Last year, Leila (not her real name) decided to try a new cosmetic procedure known as the vampire facial. Her Sydney-based cosmetic surgeon promised the platelet rich plasma injections — made popular by Kim Kardashian — would rejuvenate her skin and make her look younger.
Her blood was drawn, then treated to separate the platelets, which were injected back into her face. But several weeks after the procedure, Leila woke up with sore pink spots on her left cheek.

She was given a course of antibiotics, and she underwent surgery to drain the infection from her face. In the past few months, Leila has undergone multiple fat transfer procedures, a facelift and laser treatments to reconstruct her face. Australians spend roughly one billion dollars a year on non-invasive cosmetic procedures, according to the Cosmetic Physicians College of Australasia. The industry is so lucrative that some Australian dentists are offering cosmetic injections. But as the industry grows, so does the number of people getting bacterial infections.
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The Australian Medical Board has ruled that only a doctor can prescribe cosmetic injections, and they must consult with a patient beforehand.But these consultations can occur over Skype and the injections can be made by a nurse under the doctor’s supervision. Some cosmetic injectors will push the same needle through the skin multiple times, increasing the risk of infection by a factor of ten thousand. Professor Anand Deva, the head of Plastic and Reconstructive Surgery at Macquarie University’s MQ Health in Sydney found that chronic infection following cosmetic injections could be occurring in almost one-fifth of patients in Australia.

http://www.abc.net.au/news/2017-09-21/voluntary-assisted-dying-bill-to-be-introduced-to-nsw-parliament/8966528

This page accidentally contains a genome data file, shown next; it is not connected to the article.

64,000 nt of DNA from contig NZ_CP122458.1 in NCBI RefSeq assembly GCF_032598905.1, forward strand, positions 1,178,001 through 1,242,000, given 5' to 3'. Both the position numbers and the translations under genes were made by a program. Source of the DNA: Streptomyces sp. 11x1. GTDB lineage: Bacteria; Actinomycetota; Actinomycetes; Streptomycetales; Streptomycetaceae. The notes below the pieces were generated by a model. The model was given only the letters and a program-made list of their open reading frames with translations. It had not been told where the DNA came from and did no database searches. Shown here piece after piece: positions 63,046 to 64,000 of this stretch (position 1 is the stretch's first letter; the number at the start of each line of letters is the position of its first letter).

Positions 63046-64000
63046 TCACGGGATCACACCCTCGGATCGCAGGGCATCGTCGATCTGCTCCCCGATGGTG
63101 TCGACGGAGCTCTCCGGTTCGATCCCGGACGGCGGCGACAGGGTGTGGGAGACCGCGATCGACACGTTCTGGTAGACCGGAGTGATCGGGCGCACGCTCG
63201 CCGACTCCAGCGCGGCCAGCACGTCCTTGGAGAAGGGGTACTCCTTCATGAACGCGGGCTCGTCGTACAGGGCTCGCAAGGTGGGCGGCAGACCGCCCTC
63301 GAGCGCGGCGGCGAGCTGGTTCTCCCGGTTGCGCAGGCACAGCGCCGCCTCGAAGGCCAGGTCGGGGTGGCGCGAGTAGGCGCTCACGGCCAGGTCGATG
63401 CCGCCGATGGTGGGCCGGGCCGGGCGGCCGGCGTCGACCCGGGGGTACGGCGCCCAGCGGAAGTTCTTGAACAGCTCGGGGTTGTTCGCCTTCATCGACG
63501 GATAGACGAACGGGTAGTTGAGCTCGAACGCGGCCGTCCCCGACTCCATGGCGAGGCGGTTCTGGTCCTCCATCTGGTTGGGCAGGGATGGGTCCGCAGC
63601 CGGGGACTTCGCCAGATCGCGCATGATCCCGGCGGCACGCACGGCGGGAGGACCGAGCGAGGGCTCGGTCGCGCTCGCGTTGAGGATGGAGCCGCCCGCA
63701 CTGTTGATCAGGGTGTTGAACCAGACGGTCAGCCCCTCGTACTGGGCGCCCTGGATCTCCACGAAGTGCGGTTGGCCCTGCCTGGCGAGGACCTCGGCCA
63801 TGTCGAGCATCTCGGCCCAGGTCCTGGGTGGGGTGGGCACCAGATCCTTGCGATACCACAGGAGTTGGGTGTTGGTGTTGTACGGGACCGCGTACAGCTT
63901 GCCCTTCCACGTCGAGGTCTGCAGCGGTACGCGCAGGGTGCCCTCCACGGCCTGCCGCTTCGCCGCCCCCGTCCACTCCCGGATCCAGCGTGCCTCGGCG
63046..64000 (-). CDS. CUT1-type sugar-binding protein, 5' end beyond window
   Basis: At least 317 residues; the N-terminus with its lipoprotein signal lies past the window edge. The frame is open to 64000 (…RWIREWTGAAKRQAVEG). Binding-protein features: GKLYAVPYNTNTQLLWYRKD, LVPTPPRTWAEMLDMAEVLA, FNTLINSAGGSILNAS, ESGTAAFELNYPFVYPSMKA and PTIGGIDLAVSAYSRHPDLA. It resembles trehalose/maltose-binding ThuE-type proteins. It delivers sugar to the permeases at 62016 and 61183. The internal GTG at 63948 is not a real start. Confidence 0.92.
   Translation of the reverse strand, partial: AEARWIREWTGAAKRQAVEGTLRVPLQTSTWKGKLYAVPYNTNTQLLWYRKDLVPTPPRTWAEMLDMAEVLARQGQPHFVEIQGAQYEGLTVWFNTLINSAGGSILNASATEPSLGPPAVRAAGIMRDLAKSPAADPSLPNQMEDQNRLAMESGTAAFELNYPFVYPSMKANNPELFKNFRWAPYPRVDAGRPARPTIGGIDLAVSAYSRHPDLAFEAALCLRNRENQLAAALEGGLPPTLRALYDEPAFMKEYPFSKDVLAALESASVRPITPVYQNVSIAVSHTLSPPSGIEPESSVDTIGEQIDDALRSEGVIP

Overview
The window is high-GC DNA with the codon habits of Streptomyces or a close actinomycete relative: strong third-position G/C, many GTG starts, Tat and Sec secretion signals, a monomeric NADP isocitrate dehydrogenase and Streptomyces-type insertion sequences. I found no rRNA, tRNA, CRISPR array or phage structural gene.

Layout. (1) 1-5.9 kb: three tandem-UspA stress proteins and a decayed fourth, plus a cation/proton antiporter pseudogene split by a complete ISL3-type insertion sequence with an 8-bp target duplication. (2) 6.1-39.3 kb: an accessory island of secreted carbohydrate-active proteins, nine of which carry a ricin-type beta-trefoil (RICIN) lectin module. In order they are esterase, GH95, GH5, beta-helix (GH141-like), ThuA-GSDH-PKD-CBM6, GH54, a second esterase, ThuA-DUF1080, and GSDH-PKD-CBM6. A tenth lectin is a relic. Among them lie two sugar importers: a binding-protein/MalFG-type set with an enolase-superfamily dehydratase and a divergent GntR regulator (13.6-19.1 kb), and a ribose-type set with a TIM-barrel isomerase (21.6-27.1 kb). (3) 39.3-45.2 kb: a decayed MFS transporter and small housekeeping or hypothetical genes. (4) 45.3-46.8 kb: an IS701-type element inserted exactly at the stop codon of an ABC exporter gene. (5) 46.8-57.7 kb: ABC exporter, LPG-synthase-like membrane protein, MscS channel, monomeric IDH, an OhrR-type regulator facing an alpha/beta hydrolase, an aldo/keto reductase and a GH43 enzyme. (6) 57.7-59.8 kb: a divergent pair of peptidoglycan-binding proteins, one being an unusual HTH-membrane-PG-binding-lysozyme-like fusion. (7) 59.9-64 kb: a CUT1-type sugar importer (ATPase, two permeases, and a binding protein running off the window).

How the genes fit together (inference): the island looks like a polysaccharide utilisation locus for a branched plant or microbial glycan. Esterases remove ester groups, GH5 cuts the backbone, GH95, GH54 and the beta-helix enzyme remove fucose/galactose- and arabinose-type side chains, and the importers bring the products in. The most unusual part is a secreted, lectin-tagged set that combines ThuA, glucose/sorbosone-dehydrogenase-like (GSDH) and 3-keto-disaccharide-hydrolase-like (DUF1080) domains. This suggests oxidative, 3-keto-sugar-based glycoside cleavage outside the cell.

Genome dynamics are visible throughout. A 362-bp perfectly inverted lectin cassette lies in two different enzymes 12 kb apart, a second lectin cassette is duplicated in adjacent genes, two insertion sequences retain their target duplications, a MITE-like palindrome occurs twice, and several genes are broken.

A bill that would allow terminally ill people to voluntarily end their lives will be introduced to the New South Wales Parliament today after two years of consultations. The Voluntary Assisted Dying Bill was drafted by a multi-party parliamentary group and while Premier Gladys Berejiklian and the Opposition Leader Luke Foley have said they would vote no, proponents argue the public wants change. National’s Member of Parliament Trevor Khan is introducing the bill this  morning.

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The bill requires that a patient must be: At least twenty five years of age and a New South Wales resident; Suffering from a terminal illness which in reasonable medical judgement will result in the death of the patient within twelve months; Experiencing severe pain, suffering or physical incapacity to an extent deemed unacceptable to the patient.

Eligible patients must be assessed by: A primary medical practitioner, a medical specialist
and an independent qualified psychiatrist or psychologist. Patients would then be allowed to self-administer a lethal substance to end their lives, they can also be assisted by a medical practitioner or nominated person. The bill will be debated later this year and its fate will be decided by a conscience vote, not along party lines. The Opposition’s health spokesman, Walt Secord, is one of the parliamentarians that will be voting no.